I can’t give away secrets! But I will I tell you they went from very highbrow to very lowbrow. During production we watched a lot of Love Island together. Which is definitely not inspiration for the movie. It was just keeping us happy ’cause we love it so much.
I’m a Vanderpump Rules fan, so I understand the need there. Obviously Birds of Prey has a lot more to say than either of those shows, but they’re all really fun.
That was our hope: That people just have a blast watching it. If you go watching for the extra stuff, it’s all there. But you can also just have a fun ride.
One of the things that really stands out in this movie is its visual style—it’s very distinct. Is that something that you thought of when you were writing the script: How you wanted it to look? Does it look like how you pictured it in your head?
I mean, nothing ever looks like the way you think you when you write it. But it was incredibly fun seeing this world come to life. We put on the page from day one that we wanted it to feel like a Gotham you haven’t seen before. Gotham as you’ve seen it in the Burton movies and the Nolan movies, it’s often night. It’s often foggy. There’s often snow on the ground. From the get go I was like, “Let’s set it on the hottest day of the year. Let’s make it summer. Let’s make it sticky and bright and sunny.” The breakfast sandwich plays a big part of it. It was always meant to be daytime. Because that’s a side of the world we haven’t seen before. And likewise we’re seeing pieces of the city that we haven’t seen before. We’re seeing corner store bodegas. We’re seeing the inside of Harley’s apartment. Little details like that, which were super fun to put on the page, which [production designer] KK Barrett did an amazing job kind of bringing to life. I think in the description of Harley’s apartment, I listed five random things, like the Queen Elizabeth pillow and the photo of her with the nuns. And I can’t remember what else. But then he just populated this incredible, vibrant space that had all of that and then took it to the nth degree, which was so exciting to see.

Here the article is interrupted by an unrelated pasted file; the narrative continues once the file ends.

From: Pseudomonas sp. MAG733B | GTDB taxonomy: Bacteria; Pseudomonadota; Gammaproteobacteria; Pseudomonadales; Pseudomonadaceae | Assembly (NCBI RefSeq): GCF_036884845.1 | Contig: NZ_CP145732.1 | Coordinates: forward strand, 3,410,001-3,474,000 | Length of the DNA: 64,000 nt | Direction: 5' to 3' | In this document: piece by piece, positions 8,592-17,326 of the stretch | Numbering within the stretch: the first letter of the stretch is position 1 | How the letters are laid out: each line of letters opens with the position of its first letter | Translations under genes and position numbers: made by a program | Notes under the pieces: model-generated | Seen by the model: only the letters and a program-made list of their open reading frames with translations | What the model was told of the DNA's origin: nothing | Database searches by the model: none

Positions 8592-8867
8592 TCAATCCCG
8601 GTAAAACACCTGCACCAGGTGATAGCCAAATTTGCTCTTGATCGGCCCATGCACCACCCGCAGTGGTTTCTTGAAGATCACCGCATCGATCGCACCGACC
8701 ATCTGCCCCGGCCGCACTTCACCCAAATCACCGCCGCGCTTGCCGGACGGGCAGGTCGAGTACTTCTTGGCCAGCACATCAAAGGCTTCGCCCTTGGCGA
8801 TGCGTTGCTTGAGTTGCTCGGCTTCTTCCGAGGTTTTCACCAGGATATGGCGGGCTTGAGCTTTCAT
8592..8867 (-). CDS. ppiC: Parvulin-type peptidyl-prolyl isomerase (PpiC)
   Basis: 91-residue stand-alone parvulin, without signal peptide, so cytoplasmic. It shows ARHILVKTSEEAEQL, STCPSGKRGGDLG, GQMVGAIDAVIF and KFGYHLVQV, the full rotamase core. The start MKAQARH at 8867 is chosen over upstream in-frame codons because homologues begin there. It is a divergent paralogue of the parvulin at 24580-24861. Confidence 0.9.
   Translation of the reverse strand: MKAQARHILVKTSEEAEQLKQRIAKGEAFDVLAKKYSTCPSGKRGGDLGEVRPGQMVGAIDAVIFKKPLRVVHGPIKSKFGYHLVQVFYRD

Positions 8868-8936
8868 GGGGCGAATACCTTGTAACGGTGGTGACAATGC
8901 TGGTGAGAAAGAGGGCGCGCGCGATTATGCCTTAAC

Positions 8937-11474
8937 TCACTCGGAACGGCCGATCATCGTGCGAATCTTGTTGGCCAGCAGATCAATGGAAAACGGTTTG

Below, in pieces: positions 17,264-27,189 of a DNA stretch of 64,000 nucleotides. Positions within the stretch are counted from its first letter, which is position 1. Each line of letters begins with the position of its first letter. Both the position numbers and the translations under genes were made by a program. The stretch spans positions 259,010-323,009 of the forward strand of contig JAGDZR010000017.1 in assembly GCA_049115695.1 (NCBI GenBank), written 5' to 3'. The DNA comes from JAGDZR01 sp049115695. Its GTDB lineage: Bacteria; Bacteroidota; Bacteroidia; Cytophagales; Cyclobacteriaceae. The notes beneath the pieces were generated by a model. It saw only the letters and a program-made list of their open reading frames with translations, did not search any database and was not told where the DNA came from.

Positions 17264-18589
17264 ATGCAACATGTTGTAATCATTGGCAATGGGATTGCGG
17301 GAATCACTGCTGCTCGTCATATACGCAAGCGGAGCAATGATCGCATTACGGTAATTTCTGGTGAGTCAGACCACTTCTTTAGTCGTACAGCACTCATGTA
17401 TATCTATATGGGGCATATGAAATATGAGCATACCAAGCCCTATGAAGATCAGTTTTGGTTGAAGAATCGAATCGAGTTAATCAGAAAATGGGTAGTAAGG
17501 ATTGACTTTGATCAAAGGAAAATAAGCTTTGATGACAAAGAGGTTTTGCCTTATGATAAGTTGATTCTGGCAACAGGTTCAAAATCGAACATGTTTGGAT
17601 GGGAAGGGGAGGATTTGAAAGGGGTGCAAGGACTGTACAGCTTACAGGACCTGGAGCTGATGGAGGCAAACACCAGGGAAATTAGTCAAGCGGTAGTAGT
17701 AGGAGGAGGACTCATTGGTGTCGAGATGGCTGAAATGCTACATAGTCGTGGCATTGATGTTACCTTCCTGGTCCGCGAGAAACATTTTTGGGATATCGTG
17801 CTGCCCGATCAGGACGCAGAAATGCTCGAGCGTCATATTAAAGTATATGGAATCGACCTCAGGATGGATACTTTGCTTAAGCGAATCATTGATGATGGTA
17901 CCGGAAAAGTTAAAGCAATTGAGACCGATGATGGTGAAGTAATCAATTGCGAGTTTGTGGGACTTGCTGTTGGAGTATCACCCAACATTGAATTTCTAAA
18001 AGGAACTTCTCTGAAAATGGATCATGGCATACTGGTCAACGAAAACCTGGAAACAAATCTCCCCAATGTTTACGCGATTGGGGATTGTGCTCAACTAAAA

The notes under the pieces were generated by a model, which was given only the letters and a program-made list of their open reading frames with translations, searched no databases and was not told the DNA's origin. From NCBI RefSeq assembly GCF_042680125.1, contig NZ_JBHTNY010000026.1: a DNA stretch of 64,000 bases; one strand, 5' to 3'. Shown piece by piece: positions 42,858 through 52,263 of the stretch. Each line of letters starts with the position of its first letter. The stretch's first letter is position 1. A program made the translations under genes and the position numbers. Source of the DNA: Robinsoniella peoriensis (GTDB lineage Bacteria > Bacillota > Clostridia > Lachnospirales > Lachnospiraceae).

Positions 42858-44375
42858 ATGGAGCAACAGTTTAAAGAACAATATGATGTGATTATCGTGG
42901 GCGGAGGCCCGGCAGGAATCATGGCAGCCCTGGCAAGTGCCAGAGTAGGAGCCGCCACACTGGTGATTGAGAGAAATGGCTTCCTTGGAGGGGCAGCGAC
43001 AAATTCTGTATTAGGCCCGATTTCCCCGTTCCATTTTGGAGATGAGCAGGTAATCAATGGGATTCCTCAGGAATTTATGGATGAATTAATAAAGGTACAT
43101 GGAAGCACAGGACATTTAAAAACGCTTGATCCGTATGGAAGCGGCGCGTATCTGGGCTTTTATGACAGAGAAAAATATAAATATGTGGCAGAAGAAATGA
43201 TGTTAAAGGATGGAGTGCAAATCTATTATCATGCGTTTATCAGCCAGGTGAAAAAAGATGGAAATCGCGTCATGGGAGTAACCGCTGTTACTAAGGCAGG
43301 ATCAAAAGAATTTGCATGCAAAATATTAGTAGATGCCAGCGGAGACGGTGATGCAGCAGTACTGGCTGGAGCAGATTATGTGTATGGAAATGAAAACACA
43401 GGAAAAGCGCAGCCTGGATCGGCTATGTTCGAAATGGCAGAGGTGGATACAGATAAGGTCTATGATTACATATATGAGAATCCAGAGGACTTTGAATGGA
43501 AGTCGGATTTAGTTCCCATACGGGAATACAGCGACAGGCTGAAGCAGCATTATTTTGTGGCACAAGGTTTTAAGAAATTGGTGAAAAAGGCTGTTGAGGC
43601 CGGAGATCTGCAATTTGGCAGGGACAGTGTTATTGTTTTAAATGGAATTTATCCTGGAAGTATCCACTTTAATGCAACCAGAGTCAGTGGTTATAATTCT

It must have been so fun to actually sit down and see the movie for the first time.
It was! I can’t remember when that was. I was there everyday on set, so I was watching it get made as it was getting made. I can’t remember the actual first time I saw it. It’s such an iterative process. You’re kind of watching it all the way through.
Were there script things that were getting changed up on the day, or were you mostly there in your capacity as co-producer?
Mostly in my capacity as a co-producer. There wasn’t a whole lot of changing stuff. The actors did an amazing job of being incredibly playful without [straying] too much from the lines. That was one of the things that Ewan McGregor in particular did an amazing job of. And Chris Messina, actually. Those two guys, they would give such great variety of performance. Sometimes it’s tricky. If you’re changing the lines, you can change the meaning of a whole scene. But they would do this wonderful thing where they could bring such life and vitality and difference to their different takes without actually changing the nature of the scene. Which was amazing. It was really fun. And obviously, there were times when they’d come to me and be like, “I need another insult to give someone!” And I’d come up with insults on the fly, which was fun.
Are you trying them out on someone? “Oh my God, that stung.”
I did have one amazing whiteboard that was just covered in Harley and Cassandra Cain insults. Because the two of them don’t use your regular kind of insults. So I had a whole whiteboard of inventive swears.
Tell me a photo of that is going to end up on the DVD extras.
I really hope so. It’s definitely very hard-R rated.
How do you nail Harley Quinn’s voice?
Embarrassingly, it was not that hard. Harley feels like such a piece of me. It feels like a language I am very fluent in, and I think it comes from reading a huge amount of the comics, and also spending a lot of time with Margot. Harley and I are friends! She feels like a very natural piece of my brain now.